Bendix Anderson

More International Investors Hunt for Properties in the U.S. 
The U.S. leads global rankings for planned real estate acquisitions in 2014. Nearly half of all international investors (48 percent) project modest growth in their U.S. portfolios in 2014.
10 Disrupters: Living Large in Tiny Spaces  1
Microapartments—living spaces of less than 500 sq. ft.—are already popular in gateway cities like New York and Boston, but haven’t quite caught on yet in secondary markets. Developers like Evan Granoff are trying to change that. Granoff has brought new apartments of less than 300 sq. ft. to his native Providence, R.I. And residents are paying top dollar to rent them.
10 Disrupters: Individuals Who are Charting the Future of Commercial Real Estate
When people talk about commercial real estate, they often think of it as a steady business dominated by the “five major food groups”: multifamily, office, retail, industrial and hospitality. It’s supposedly a simple, straightforward sector. It’s an asset class that delivers income and some appreciation in property values. And it’s an overall safe investment. Yet beneath the surface, the industry is transforming in many ways. Players rise and fall. New tactics emerge. The use of technology can affect funding and financing. In other words, there are always disruptions taking place. Here we profile 10 disrupters (actually 11, since one profile is of the two principals of one firm).hese disrupters include some familiar names and some new ones. They underscore key trends—urbanization of retail, crowdfunding, microapartments and the reemergence of CMBS, to name a few.
Apartments Faring Well in Northeast’s Secondary Markets 
Apartments are in high demand in small cities across the Northeast.
Strong Quarter, Strong Outlook for Apartments  1
Life is good for apartment investors: Rents are high, vacancies are low and the outlook for the future looks very, very strong, according to second quarter reports from real estate research firms.
Construction Ramps Up—Again 
Cold weather earlier this year didn’t put a brake on new construction for long. Developers are starting more new commercial and multifamily projects than experts anticipated, even before the long, cold winter.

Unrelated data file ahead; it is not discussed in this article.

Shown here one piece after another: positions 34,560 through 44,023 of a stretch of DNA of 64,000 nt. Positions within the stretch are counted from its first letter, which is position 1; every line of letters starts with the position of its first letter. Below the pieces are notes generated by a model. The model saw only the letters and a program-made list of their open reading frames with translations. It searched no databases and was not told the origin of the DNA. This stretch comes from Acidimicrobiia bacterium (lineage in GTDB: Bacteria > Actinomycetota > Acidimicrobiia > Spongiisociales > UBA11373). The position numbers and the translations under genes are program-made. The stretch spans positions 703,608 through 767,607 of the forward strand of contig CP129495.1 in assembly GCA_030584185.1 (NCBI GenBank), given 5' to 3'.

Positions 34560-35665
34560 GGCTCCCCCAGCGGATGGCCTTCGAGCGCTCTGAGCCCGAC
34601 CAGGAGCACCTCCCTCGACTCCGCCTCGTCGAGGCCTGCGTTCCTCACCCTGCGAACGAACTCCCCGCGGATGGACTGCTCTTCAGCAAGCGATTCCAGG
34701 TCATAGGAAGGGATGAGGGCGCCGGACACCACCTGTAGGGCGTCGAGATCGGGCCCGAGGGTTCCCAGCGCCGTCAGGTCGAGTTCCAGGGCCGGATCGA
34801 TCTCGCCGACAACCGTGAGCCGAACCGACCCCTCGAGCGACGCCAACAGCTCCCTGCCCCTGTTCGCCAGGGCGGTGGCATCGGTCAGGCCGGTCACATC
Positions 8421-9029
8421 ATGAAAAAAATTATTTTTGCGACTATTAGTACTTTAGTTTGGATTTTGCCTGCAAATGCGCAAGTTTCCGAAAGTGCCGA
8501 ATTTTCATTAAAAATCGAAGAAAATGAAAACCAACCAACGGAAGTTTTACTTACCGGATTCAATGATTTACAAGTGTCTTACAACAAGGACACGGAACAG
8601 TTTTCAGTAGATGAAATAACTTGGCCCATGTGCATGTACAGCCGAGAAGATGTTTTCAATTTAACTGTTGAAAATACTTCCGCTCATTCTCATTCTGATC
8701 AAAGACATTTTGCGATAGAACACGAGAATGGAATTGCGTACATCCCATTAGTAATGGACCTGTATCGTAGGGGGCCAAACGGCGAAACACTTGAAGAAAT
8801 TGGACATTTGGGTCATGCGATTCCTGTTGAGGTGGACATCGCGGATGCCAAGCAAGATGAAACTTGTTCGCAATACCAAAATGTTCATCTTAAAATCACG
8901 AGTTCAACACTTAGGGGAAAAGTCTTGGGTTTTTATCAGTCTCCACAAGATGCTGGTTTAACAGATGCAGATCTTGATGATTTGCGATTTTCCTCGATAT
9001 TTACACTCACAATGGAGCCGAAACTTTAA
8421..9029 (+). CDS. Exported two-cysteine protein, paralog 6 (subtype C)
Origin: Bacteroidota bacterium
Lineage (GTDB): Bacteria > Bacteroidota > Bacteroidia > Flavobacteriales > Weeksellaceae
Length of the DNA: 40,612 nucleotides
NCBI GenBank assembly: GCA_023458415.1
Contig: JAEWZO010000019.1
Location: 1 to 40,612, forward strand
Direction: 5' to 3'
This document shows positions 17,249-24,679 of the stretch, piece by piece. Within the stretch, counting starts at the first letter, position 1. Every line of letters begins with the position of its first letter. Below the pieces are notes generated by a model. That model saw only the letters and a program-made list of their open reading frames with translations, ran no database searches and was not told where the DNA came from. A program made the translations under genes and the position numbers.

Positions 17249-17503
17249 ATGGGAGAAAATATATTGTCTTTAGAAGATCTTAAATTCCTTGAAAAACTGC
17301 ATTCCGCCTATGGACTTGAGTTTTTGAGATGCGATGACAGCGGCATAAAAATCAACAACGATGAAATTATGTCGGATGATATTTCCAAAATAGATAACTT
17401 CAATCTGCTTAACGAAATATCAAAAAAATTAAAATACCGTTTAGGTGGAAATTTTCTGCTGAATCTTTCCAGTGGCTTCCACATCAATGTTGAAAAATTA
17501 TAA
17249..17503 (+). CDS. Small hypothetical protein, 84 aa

Commercial Property Price Indices Approach New Highs  1
Commercial property prices are approaching the levels seen during the last boom, according to leading price indices.
Competition Cuts into Fannie Mae’s Business 
Banks are willing to make permanent loans to apartment properties at rock bottom interest rates. To compete, Fannie Mae and Freddie Mac lenders are offering the lowest rates they can, plus faster service.
CMBS Lenders Fight Back  2
Multifamily borrowers can now get more loan proceeds and longer interest-only periods from conduit lenders that originate loans that end up in commercial mortgage-backed securities (CMBS).
Secondary Markets to Experience Accelerated Rent Growth in 2014 
Apartment rents will grow faster in many secondary markets than in the top primary markets like New York City and Los Angeles, according to 2014 projections from data firms Reis Inc. and Pierce Eislen.
Few Cities Have Condo Conversions 
Developers are buying hundreds of millions of dollars’ worth of properties to convert to for-sale condominium housing, but only in a handful of cities.
Conventional and Affordable Apartments Get Green With Fannie Mae 
The federal government keeps expanding its suite of loan products that encourage energy efficiency.
Slow Household Formation a Concern Amid Recovery 
The new head of the Federal Reserve, Janet Yellen, recently had some chilling worlds for the housing business, complaining about very slow rates of new household formation.
REITs Binge on Multifamily 
Despite high prices for apartment properties, REITs are on a buying binge. They are finding value in mergers that offer them efficiencies that put a strong hold on their markets. They are also looking at market and regions where property prices aren’t so high compared to the income from the properties.
Fannie and Freddie’s Fate Becomes Clearer 
Congress may actually pass legislation this spring to break up mortgage giants Fannie Mae and Freddie Mac.
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